Muscle also takes up less space than fat. That means the higher your proportion of lean tissue to adipose tissue (fat), the smaller your measurements will be. And let's be honest—who doesn’t like feeling strong? Resistance training also helps strengthen your bones, another major benefit.


Need help learning proper lifting form? Work with a personal trainer who can show you the ropes. Although you’ll find plenty of lifting advice online and on social media, there’s no substitute for in-person guidance. Having expert eyes on your form will ensure you’re maximizing each movement and staying injury-free. 


4. No Pain, No Gain

Lots of coaches and exercise enthusiasts tend to have a no pain, no gain mindset when it comes to training. They’ll work out even when they’re sore, pushing past the discomfort they feel because they believe that they must not be making progress if they don’t feel pain.


But there’s no truth to that belief. And if you approach exercise with this attitude, you could wind up doing more harm than good.


What Should You Do Instead?

First off, to make progress, you don’t need to work out so hard that your body feels decimated the next day or even the day after.


You should expect to experience some degree of delayed-onset muscle soreness (DOMS) following a tough session. But intense, long-lasting soreness after a workout probably means you’re doing too much. And if it’s unilateral or you’re experiencing full-blown pain, you may have an injury you’re unaware of.


If you feel sore anywhere, that’s your body’s way of telling you it’s not quite ready for you to train in that area again. Listen to it. You don’t need to push past the pain to make progress, nor should you. In fact, doing so could set you up for potentially serious injuries.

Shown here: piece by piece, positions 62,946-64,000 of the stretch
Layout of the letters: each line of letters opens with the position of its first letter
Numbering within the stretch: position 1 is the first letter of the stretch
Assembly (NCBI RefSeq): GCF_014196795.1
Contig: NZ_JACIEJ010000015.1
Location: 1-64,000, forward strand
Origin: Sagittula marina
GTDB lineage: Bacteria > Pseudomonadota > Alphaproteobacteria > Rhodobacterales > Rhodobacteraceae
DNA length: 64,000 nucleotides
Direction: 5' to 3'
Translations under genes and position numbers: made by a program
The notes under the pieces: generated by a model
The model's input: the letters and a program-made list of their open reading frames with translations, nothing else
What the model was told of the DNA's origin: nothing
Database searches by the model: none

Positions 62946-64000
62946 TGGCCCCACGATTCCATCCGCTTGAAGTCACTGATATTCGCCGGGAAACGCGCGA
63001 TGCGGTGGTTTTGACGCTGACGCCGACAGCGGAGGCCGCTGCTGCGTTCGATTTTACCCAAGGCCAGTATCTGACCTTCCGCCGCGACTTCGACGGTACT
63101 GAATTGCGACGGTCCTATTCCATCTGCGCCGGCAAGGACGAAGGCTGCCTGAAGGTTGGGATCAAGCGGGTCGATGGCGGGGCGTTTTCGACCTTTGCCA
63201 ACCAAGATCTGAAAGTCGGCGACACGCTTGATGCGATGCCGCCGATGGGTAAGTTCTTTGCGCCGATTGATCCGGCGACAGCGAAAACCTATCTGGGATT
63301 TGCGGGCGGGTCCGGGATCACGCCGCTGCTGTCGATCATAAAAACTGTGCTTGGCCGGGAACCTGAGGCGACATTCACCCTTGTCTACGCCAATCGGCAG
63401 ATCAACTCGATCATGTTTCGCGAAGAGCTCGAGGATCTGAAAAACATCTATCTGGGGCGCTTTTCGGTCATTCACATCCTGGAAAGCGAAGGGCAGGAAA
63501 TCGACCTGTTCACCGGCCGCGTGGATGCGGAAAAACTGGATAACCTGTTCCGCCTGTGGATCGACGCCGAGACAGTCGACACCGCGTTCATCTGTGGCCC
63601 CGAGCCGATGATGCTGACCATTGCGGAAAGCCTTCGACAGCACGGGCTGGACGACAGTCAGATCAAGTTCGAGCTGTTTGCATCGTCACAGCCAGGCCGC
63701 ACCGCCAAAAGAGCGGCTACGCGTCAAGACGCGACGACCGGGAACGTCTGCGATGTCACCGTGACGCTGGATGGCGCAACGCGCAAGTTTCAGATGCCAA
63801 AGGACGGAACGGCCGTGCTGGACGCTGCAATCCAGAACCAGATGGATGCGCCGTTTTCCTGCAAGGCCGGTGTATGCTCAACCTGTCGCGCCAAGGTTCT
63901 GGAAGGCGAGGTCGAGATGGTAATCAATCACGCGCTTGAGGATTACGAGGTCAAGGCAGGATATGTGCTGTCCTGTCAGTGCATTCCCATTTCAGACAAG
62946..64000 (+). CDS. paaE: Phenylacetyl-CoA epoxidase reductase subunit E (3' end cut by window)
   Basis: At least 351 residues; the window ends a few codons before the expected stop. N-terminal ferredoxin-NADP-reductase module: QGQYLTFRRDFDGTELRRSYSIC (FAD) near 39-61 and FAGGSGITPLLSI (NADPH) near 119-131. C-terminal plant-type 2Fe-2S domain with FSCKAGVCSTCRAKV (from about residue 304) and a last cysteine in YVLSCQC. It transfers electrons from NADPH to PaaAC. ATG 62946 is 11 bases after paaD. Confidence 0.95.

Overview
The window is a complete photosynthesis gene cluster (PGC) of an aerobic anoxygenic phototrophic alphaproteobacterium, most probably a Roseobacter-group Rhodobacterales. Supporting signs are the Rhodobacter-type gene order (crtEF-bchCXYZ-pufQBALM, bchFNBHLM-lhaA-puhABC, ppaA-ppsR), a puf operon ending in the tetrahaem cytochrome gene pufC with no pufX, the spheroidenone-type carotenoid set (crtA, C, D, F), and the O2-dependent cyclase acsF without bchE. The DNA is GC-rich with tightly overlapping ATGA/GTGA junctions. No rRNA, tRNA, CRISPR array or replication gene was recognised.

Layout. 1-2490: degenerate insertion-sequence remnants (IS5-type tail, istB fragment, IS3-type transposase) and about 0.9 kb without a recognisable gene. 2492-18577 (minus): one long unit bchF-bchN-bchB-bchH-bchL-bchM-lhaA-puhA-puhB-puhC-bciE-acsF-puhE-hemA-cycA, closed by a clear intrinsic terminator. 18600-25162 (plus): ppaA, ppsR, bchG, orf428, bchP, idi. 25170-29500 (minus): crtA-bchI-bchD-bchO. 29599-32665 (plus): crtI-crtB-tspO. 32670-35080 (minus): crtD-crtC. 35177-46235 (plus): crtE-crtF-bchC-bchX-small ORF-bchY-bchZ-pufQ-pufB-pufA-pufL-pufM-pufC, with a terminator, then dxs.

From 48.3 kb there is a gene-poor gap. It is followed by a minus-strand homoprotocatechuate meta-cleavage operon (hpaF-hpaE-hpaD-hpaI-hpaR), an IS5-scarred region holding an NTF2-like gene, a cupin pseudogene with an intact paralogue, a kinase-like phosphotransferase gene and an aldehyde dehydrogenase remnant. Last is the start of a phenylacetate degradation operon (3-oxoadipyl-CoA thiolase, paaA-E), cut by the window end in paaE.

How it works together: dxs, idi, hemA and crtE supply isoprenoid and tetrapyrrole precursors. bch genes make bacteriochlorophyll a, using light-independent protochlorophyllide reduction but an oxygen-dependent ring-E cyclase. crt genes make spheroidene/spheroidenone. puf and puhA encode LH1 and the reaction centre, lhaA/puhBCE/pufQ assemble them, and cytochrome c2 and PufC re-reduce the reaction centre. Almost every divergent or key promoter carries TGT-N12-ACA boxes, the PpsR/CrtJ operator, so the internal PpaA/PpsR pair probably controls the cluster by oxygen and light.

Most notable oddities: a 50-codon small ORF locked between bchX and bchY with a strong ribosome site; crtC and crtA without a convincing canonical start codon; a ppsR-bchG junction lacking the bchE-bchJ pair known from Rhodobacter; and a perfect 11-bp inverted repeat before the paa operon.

Rather than working on a sore muscle group, work on your mobility, do some cardio, or train a different part of your body. Take an active rest day and go for a long walk or leisurely bike ride outside.


When you give your muscles adequate time to rest and recover after each workout, you’ll make more progress over time. You’ll also reduce your chance of suffering an injury that could totally sideline you.


Get Personal Training & Nutrition Coaching Near Hopkins, MN

Ready to change your life? Our team at Envision Fitness is here to help you do it! At our Hopkins, MN fitness studio, we’ve built a strong, supportive community of individuals who are taking their fitness, nutrition, and mindset to the next level, and we’d love it if you’d join us!


Whether you’re looking for individualized personal training, group fitness classes, weight loss classes, athletic training, or nutrition coaching, we’ve got you covered. To get started or learn more about us, feel free to give us a call today at 952-444-2791 or request a free consultation online, and we’ll get in touch with you!